You should also consider attending puppy classes which are very important for his socialization. Puppies are the best teachers when it comes to playing biting and yours will love the play and interaction.

I have visited puppy classes since my dog was 9 weeks old and we still go to play classes two times a week. There is nothing better for a dog than playing with other dogs in a safe and controlled environment (not like the dog park).

Puppy Teething

Like babies, puppies lose their teeth so their gums can be irritated and itchy. Providing your puppy with safe chew toys is the key to relieving that urge. I personally use the Kong for Puppies and the Nylabone Chew Toy.

High energy dog breeds are more likely to chew, so getting that energy out in the morning and throughout the day is mandatory. Puppy-proof your home, so he won’t chew on cords or an expensive rug or swallow harming things.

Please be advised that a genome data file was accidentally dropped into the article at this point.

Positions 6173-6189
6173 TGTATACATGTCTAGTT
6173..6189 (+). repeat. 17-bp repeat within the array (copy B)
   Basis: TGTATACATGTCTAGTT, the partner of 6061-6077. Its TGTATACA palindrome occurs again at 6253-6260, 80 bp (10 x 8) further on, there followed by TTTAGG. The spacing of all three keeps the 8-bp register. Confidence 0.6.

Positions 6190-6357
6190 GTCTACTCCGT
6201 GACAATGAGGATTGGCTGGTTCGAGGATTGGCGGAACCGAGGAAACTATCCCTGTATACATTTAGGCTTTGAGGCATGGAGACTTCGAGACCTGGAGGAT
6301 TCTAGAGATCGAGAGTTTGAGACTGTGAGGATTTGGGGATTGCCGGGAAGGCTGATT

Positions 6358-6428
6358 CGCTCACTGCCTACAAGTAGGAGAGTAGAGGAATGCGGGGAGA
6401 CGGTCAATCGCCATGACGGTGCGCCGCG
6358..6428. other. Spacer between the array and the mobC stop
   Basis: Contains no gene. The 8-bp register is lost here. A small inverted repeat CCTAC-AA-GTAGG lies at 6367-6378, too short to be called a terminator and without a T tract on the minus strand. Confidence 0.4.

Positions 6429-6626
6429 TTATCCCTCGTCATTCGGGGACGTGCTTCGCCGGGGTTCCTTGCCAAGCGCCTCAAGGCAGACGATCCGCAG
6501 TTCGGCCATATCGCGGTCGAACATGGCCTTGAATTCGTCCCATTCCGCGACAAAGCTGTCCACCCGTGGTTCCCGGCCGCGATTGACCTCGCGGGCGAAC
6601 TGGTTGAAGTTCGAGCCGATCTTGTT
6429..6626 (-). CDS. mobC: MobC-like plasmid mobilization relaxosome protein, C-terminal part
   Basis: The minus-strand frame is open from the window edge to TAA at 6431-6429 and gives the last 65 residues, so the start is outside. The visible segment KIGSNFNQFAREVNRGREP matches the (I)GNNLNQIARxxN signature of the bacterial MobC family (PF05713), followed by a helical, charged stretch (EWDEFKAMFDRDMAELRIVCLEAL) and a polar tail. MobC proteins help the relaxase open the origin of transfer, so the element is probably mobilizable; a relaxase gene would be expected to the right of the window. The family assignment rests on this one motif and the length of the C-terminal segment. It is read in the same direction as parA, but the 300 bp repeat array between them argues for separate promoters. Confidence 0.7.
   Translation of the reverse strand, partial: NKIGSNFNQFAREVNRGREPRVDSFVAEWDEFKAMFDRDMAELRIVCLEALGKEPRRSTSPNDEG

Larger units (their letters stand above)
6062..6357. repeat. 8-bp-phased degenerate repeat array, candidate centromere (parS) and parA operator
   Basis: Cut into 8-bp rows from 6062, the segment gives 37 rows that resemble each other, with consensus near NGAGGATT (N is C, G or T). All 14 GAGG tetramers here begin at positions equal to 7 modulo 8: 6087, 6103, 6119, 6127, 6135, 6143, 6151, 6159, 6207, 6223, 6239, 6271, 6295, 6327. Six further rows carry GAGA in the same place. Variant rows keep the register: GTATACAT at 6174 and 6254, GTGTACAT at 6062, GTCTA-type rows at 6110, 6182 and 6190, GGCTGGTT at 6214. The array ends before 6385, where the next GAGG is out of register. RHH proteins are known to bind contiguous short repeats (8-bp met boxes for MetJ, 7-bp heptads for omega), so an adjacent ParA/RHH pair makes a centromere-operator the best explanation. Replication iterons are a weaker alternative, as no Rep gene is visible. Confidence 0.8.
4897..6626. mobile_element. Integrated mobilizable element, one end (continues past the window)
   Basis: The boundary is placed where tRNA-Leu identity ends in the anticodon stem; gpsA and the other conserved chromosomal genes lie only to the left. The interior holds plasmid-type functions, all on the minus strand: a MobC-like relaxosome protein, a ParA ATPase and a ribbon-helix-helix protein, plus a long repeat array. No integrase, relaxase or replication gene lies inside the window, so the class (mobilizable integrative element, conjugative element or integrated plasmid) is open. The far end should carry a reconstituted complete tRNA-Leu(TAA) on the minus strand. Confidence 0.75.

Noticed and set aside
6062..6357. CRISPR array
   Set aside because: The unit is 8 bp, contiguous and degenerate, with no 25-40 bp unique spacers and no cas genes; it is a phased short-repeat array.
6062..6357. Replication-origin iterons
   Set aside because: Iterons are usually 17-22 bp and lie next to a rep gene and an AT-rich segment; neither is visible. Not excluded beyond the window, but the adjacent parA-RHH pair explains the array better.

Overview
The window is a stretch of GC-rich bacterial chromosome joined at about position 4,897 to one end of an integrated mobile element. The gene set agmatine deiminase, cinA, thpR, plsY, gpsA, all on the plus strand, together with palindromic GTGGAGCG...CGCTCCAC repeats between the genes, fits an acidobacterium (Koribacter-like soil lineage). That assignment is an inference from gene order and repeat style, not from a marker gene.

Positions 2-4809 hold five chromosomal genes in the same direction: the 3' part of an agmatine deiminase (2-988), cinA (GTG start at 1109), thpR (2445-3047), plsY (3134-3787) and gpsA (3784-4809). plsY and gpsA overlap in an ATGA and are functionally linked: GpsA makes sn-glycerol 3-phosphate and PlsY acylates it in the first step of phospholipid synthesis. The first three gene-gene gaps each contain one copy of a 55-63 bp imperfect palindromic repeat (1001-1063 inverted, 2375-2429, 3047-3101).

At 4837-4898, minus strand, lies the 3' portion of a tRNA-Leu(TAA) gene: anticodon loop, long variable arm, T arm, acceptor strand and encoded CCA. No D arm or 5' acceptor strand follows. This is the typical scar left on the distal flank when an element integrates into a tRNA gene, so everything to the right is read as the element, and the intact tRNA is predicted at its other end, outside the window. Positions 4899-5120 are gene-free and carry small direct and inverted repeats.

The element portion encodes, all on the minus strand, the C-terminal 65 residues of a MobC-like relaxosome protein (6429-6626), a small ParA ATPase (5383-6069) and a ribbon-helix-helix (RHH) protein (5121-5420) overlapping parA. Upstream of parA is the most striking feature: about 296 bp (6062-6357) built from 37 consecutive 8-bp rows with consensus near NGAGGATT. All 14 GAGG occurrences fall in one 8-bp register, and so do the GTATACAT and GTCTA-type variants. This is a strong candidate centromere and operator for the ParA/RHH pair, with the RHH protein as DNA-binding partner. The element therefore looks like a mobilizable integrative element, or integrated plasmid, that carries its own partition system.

Things to Avoid

There are certain situations that are prone to play biting and not necessary.

  • Avoid fiddling your hands in your dog’s face or slapping his head between your hands for fun. This will only encourage him to bite.
  • As I said before, avoid quick movements or pulling your hands away when he mouths on them.
  • Do not play too rough with your puppy. This could potentially damage his little teeth and will encourage rough playing.
  • We do not want to discourage the puppy to play at all. It is your responsibility to show him how to play in a gentle manner.